North Devon AONB National Mapping Programme project
The North Devon AONB NMP project began in December 2011 and was completed in February 2013. The aims were to map, interpret and record all archaeological features (earthworks, cropmarks and structures) visible on aerial photographs within the AONB. This included a small buffer zone incorporating significant adjacent archaeological landscapes. The area has international designation as a Biosphere Reserve, and the survey results help to inform landscape-scale land management projects. The results of the survey are recorded in the Devon Historic Environment Record database (HER) and Geographic Information System (GIS), with details of the project highlighted on specific web pages.
The North Devon coast is known for its distinctive landscape features, such as the vast dune system of Braunton Burrows and the Pebble Ridge at Northam. The Taw/Torridge estuary cuts through the AONB and inland for some nine kilometres to Barnstaple, marking the limit of the project area.
Further inland, the project area is rural in nature. Much of the current settlement pattern and landscape character, including the distinctive Devon hedgebanks and lanes, probably originated in the early medieval period. The rare survival of open strip-field farming at Braunton Great Field formed a particular focus of interest. Former field boundaries of medieval or post-medieval date were the single most numerous monument type recorded during the survey. This reflects changing agricultural practices over the centuries. At Peppercombe, in Alwington Parish, the survey recorded extensive but previously unknown earthwork remains of strip fields.
Intertidal remains of various structures have been recorded in the low-lying Taw/Torridge estuary, some of which may be medieval in origin. A substantial fish trap named 'Horsey Weir' is intermittently visible on aerial photographs, with different sections exposed or obscured by the shifting sands from year to year.
The Second World War
Wartime brought significant changes to the North Devon Coast with anti-invasion defences restricting movement around low-lying areas. Upright posts formed a chequerboard pattern of anti-invasion obstacles at Croyde Sand, probably similar to those that are still occasionally visible on the beach at Woolacombe. On Northam Burrows anti-glider obstructions, barbed wire and minefields visible on aerial photography must have interfered with play on England's oldest golf course.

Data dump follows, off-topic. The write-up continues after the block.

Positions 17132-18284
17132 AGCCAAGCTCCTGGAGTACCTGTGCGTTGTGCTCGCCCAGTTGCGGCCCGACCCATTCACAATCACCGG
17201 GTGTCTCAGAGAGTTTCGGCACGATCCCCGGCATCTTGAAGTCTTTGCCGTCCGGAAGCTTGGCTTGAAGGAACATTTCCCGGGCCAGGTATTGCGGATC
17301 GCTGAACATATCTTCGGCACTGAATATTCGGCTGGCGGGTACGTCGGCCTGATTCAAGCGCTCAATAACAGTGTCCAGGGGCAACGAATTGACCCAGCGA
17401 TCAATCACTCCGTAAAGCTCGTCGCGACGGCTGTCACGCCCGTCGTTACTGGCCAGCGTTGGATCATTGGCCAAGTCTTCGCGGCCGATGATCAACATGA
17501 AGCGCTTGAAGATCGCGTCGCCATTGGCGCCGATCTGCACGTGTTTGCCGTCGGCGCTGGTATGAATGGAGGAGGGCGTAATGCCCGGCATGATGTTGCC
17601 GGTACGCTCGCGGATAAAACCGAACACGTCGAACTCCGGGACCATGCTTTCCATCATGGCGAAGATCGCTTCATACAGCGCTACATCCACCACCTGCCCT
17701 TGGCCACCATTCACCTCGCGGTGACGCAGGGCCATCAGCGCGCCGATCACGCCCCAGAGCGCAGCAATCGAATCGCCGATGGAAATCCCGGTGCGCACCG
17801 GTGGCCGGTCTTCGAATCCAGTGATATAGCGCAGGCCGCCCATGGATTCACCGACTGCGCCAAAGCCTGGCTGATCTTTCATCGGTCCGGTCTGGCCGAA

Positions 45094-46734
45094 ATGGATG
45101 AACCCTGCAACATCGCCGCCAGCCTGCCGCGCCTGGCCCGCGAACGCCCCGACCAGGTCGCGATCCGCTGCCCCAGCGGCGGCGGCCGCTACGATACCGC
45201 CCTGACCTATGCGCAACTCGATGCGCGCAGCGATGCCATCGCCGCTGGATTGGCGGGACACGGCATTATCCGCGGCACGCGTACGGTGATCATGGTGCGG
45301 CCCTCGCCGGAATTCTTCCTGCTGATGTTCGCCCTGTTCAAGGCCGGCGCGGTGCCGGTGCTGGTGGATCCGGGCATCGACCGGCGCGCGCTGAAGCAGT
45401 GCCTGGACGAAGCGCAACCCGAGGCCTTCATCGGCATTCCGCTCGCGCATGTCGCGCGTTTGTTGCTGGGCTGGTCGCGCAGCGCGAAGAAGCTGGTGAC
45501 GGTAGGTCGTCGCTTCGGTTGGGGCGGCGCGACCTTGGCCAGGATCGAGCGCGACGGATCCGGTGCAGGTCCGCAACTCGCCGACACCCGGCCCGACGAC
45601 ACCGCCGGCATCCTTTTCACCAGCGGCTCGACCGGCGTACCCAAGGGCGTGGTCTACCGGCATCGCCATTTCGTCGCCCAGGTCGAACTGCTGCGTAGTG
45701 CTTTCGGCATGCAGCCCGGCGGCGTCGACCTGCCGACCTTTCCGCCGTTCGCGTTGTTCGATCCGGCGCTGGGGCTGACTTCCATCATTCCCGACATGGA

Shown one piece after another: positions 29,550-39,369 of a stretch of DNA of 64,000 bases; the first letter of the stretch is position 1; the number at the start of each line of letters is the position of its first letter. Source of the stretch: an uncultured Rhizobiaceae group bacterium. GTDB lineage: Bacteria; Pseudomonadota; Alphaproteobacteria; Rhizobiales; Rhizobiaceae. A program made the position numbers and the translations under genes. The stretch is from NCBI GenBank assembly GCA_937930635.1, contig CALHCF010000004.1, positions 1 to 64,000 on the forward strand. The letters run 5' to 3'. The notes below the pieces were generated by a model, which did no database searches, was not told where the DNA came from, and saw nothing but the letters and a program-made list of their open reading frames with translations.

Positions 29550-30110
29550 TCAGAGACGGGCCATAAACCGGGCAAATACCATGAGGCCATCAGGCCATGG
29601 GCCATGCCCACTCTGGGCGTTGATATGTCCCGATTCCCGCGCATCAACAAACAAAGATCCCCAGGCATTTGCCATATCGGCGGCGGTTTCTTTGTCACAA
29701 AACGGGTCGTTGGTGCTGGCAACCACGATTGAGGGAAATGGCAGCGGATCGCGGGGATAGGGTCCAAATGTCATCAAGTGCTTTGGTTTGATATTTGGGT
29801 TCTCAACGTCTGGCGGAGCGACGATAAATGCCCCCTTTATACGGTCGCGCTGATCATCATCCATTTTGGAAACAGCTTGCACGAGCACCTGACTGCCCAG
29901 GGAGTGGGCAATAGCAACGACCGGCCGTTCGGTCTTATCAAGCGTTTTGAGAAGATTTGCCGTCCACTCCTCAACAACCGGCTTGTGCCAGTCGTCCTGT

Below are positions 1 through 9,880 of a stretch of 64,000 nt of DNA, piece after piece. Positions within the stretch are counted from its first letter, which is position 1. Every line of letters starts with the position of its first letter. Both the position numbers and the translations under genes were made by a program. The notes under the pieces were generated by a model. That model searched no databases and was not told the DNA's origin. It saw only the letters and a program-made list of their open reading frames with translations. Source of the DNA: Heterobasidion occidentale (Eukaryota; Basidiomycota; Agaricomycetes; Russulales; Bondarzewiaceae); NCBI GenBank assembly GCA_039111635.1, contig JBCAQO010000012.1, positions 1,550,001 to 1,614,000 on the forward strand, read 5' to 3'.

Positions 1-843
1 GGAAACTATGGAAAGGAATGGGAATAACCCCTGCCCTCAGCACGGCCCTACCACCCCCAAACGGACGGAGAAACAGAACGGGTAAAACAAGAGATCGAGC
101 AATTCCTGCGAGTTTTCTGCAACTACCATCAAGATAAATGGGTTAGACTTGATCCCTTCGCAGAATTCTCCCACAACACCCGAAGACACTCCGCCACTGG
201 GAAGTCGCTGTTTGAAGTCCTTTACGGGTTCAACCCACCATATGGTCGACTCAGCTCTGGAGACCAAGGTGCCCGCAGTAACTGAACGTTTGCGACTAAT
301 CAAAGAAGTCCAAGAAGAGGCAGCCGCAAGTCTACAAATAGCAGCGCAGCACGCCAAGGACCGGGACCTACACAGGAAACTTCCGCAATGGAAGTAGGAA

The area's resemblance to the coast of Normandy resulted in it becoming a focus for military training in advance of D-Day. The U.S. Army established an Assault Training Centre for Operation Overlord, covering a large area of the coast around Woolacombe. This remained operational between September 1943 and April 1944. Many thousands of US troops arrived to be trained in North Devon; the survey located a high number of previously known elements of this training landscape as well as previously unrecorded. These included a mock-up German anti-aircraft battery on Braunton Burrows and replica anti-invasion 'Czech Hedgehogs' or 'Horned Scullys' at Broadsands. The removal or relocation of defensive features after the war is traceable, but it is likely that many remains are buried within the sands.
The images used on this page are copyright Historic England unless specified otherwise. For further details of any photographs or other images and for copies of these, or the plans and reports related to the project, please contact the Historic England Archive.
For further information on a project or any other aspect of the work of the Remote Sensing Team please contact us via email using the link below.
Historic Places Investigation
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